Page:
A doodle gestures to a copy of Barbara Kingsolver's Demon Copperhead.In today’s edition of the We ❤️ Health Literacy Book Club, we’re highlighting a novel that we absolutely can’t stop thinking about: Demon Copperhead by Barbara Kingsolver. Set in rural Appalachia during the early days of the opioid epidemic, it’s a critique on the damaging effects of institutional poverty and a pharmaceutical company’s aggressive push to sell a new painkiller that it claimed wasn’t addictive.

Demon Copperhead is actually a modern retelling of Charles Dickens’ David Copperfield. But rather than an English boy born in the mid-19th century, the eponymous protagonist in Demon was born in the mountains of Virginia in the 1980s to a teenage mother living on her own and struggling with addiction. From the moment Demon enters the world, addiction is an overarching theme in his life, affecting nearly everyone he knows in one way or another.

The book is a heart-wrenching story told in Demon’s own voice — and you’d be hard-pressed not to love him. He’s full of sharp and often hilarious one-liners (“People love to believe in danger, as long as it’s you in harm’s way, and them saying bless your heart”), and he’s wise and insightful beyond his years (“The wonder is that you could start life with nothing, end with nothing, and lose so much in between.”)

One of our favorite parts about the book is how Kingsolver, herself from Appalachia, writes with unmistakable empathy — something we ❤️ to see as health communicators. Kingsolver builds connection with her characters, in large part by laying bare the many systemic barriers they’re up against — generational poverty, struggling schools, a broken foster care system, and limited access to high-quality health care among them.

She also calls out — and continually counteracts — a damaging stereotype (which is of course a key part of empathetic communication!). As Demon says: “This is what I would say if I could, to all the smart people of the world with their dumb hillbilly jokes. …We can actually hear you.”

Demon isn’t an easy read — it’s full of tragedy and loss and heartbreak. And of course it’s about a very real crisis that’s far from over. But it’s an important reminder of how the opioid crisis came to be and how profoundly it has harmed a population that many are quick to overlook. Kingsolver ends her author’s note by directly addressing real-life kids like Demon:

“For the kids who wake up hungry in those dark places every day, who’ve lost their families to poverty and pain pills, whose caseworkers keep losing their files, who feel invisible, or wish they were: this book is for you.”

The bottom line: Demon Copperhead is a heart-wrenching novel about the early days of the opioid epidemic in rural Appalachia. The subject matter is tough, but the author writes with empathy to build connection with her characters — and leave a lasting impression.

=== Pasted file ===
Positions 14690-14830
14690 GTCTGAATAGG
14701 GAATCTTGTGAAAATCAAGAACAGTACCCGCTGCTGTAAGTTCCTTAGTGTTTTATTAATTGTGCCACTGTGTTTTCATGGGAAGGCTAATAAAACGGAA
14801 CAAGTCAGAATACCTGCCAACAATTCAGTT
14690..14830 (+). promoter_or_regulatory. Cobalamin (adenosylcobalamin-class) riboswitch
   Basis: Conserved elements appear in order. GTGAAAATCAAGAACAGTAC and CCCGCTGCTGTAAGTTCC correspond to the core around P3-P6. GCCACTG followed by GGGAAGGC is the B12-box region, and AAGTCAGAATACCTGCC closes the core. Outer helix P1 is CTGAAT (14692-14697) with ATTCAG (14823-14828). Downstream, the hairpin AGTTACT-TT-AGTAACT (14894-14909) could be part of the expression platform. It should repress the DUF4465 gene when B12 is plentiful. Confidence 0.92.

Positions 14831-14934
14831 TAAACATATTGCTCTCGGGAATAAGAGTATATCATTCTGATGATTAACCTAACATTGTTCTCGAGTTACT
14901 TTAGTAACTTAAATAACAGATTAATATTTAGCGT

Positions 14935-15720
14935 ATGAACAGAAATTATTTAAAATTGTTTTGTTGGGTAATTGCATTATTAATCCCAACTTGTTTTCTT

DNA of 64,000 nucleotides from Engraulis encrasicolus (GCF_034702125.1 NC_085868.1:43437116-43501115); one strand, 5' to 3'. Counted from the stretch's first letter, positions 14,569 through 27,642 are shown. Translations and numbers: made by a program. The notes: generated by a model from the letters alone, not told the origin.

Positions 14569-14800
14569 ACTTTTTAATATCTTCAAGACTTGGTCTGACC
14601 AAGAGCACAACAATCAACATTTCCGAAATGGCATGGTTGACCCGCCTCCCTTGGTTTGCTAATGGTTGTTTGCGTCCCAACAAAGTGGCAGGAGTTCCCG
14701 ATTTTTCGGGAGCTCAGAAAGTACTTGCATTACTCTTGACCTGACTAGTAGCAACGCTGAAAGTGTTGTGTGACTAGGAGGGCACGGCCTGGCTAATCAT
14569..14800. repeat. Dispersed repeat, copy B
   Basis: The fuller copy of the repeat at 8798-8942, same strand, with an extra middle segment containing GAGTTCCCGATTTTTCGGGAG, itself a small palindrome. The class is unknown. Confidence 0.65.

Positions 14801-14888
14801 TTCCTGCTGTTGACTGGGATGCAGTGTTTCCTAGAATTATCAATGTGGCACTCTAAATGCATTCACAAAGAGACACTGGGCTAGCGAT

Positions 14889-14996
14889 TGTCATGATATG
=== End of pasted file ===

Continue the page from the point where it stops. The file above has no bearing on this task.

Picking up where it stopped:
Tweet about it: The latest installment of @CommunicateHlth’s We ❤️ Health Literacy Book Club is all about Barbara Kingsolver’s #DemonCopperhead. Check it out, and be sure to pick up this super powerful read:

Reclaiming Our Time

Frazzled doodle on the phone, holding a pen among piles of paperwork

This week, we’re proud to offer our platform to Jennifer Sclar and Kathryn Wollan — Co-founders and CEOs of Clear Health Analytics, a women-owned small business built on the shared belief that everyone deserves access to clear, accurate, unbiased information about health insurance. And we certainly don’t have to tell you, dear readers, that health literacy is a hugely important part of that puzzle. You can see why we get along.

 With the COVID-19 pandemic as a backdrop, Jennifer and Kathryn wrote this op-ed on the disproportionate burden of health care-related administrative tasks on women. And as a women-owned small business ourselves, we wanted to help get this important message out there. We hope you’ll read and share!

In the United States, a novel virus places novel burdens on our complex, for-profit, health care system and creates novel challenges for those responsible for the health care-related administrative tasks of a household. Not surprisingly, women are responsible for 80% of household health care decisions, and the vast majority of the invisible, uncompensated hours spent interacting with the health care system falls to women.

During the COVID pandemic, millions of women in the United States spent millions of hours locating and scheduling COVID tests and vaccines — and managing the related logistics and paperwork. As many learned the hard way, not all facilities are created equal in terms of the cost of a “free” COVID PCR test, and not all health plans are created equal in terms of how to seek reimbursement for this “free” test. This is yet another example of the heavy toll that the health care system takes on women.

Complicated by Design
If you’ve ever seen a doctor in the United States, you know that reconciling the complicated, untimely, and often erroneous billing and insurance paperwork is tedious and time-consuming. Every single medical service results in at least one bill from the provider and at least one (but typically multiple) Explanation of Benefits (EOBs). These communications often arrive weeks after the service and weeks apart from one another. As family health care leaders, and patients themselves, this administrative burden falls disproportionately to women.